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Research and Publications Database

The NRFSN research and publications database leads users to regionally relevant fire science. There are more than 4,000 documents, which have been carefully categorized by the NRFSN to highlight topics and ecosystems important in the Northern Rockies Region. Categorized resources include records from the Joint Fire Science Program (JFSP), Fire Research and Management Exchange System (FRAMES), and Fire Effects Information System (FEIS).

Note: Additional Northern Rockies fire research is available from our Webinar & Video Archive, which provides access to webinars, videos, podcasts, and seminars.

Hints: By default, the Search Terms box reads and searches for terms as if there were AND operators between them. To search for one or more terms, use the OR operator. Use quotation marks around phrases or to search for exact terms. To maximize the search function, use the Search Terms box for other information (e.g. author(s), date, species of interest, additional fire topics) together with the topic, ecosystem, and/or resource type terms from the lists. Additional information is available in our documents on topics, ecosystems, and types.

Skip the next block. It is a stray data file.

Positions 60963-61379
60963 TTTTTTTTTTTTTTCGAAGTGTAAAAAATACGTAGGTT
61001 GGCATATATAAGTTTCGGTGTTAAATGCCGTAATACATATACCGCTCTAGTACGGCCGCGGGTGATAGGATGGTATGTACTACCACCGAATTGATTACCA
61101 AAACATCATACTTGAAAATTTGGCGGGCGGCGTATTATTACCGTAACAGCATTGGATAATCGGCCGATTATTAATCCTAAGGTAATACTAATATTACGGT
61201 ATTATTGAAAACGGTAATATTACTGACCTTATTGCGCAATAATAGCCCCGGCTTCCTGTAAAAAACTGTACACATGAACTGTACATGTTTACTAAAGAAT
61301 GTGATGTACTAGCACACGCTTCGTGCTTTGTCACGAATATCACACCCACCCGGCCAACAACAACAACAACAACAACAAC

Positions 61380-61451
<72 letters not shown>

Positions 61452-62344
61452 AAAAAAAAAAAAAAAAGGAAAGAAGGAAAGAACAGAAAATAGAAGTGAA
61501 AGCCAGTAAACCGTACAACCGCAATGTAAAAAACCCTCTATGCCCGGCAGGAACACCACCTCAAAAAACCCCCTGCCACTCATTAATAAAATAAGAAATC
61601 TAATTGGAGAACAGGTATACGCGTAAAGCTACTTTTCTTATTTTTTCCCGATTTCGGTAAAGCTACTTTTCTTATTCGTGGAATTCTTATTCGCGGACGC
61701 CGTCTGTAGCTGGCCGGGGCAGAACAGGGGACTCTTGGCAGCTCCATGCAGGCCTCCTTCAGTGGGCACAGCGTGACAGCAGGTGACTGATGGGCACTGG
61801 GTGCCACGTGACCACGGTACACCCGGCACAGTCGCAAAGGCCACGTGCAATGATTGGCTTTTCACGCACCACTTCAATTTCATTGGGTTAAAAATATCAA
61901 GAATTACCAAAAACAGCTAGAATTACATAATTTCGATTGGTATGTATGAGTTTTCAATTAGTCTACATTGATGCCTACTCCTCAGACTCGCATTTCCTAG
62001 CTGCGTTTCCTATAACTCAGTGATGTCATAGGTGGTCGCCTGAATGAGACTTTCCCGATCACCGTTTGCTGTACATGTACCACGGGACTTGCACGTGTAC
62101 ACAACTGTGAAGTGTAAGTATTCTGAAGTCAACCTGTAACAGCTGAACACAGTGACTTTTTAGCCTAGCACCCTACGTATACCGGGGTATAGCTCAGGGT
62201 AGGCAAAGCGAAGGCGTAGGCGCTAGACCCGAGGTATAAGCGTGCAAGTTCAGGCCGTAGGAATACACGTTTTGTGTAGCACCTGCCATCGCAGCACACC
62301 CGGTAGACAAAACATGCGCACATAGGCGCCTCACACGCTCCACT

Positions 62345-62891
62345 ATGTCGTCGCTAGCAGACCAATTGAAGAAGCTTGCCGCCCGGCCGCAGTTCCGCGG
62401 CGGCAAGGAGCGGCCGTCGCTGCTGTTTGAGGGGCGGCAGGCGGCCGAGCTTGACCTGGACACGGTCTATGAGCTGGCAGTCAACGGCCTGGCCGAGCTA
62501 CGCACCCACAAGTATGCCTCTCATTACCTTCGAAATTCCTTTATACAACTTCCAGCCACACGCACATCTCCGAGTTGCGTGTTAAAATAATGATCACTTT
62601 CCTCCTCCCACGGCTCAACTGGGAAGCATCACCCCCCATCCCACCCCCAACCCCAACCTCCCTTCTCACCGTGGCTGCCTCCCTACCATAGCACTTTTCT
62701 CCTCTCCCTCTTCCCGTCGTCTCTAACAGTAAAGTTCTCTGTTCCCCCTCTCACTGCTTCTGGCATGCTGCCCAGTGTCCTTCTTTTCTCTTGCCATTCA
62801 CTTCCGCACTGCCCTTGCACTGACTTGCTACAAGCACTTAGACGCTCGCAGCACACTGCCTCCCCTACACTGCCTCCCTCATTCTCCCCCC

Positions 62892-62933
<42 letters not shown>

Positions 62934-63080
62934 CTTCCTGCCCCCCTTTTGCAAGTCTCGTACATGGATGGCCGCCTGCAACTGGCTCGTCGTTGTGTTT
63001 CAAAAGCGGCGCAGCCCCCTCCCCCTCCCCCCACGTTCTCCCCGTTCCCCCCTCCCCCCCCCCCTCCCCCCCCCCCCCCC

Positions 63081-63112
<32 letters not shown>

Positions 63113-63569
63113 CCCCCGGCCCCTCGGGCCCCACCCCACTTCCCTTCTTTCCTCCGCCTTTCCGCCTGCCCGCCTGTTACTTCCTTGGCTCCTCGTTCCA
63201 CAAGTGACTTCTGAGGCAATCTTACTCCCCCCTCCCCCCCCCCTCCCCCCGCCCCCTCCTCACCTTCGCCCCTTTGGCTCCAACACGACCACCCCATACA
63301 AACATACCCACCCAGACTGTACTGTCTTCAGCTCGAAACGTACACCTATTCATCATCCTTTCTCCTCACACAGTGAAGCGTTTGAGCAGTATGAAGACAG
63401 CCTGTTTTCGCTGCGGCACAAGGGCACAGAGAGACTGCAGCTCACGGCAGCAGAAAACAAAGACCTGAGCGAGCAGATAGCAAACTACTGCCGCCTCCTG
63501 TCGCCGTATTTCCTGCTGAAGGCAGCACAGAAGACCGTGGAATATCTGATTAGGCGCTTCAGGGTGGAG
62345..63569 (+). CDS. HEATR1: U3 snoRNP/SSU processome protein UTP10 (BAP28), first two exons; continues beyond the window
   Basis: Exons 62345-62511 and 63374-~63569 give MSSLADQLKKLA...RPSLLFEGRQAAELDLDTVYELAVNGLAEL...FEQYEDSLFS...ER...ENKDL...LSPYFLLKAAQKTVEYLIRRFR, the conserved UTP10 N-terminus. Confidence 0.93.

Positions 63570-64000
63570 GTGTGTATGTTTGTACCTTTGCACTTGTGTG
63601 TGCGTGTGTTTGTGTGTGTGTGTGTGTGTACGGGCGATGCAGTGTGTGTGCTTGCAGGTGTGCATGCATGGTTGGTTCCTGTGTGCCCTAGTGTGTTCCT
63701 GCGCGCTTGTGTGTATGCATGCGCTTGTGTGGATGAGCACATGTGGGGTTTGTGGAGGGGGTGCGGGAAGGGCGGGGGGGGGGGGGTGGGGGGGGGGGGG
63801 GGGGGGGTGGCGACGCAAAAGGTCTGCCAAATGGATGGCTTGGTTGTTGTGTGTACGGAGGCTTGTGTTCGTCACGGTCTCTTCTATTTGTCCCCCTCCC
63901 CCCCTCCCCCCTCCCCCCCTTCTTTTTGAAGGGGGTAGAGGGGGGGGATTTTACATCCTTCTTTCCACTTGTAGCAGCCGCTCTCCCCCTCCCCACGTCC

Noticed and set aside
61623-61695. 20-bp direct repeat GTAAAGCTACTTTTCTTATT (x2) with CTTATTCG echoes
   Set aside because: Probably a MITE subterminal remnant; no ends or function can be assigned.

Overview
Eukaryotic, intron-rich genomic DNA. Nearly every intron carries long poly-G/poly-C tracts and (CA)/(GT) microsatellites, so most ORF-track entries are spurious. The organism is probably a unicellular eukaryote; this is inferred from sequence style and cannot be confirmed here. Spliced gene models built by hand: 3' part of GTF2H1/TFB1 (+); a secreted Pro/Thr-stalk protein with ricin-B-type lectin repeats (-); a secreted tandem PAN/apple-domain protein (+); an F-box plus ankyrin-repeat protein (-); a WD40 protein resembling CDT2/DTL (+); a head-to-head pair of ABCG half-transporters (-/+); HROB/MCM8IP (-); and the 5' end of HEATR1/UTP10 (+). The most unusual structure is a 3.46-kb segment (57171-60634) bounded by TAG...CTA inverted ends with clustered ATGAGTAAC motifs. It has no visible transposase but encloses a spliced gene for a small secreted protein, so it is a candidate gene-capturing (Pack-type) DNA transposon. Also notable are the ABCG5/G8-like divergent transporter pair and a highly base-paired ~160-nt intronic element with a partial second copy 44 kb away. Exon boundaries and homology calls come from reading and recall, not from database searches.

337 results


Select a Topic, and the sub-topic terms will appear.

This review is focused on tree seedling regeneration for several reasons. First, a high mortality event, like a high- severity wildfire, kills the mature trees needed to maintain forest cover. When fire-caused mortality is minimal, we are less concerned about tree regeneration, but a high severity fire creates the need for tree...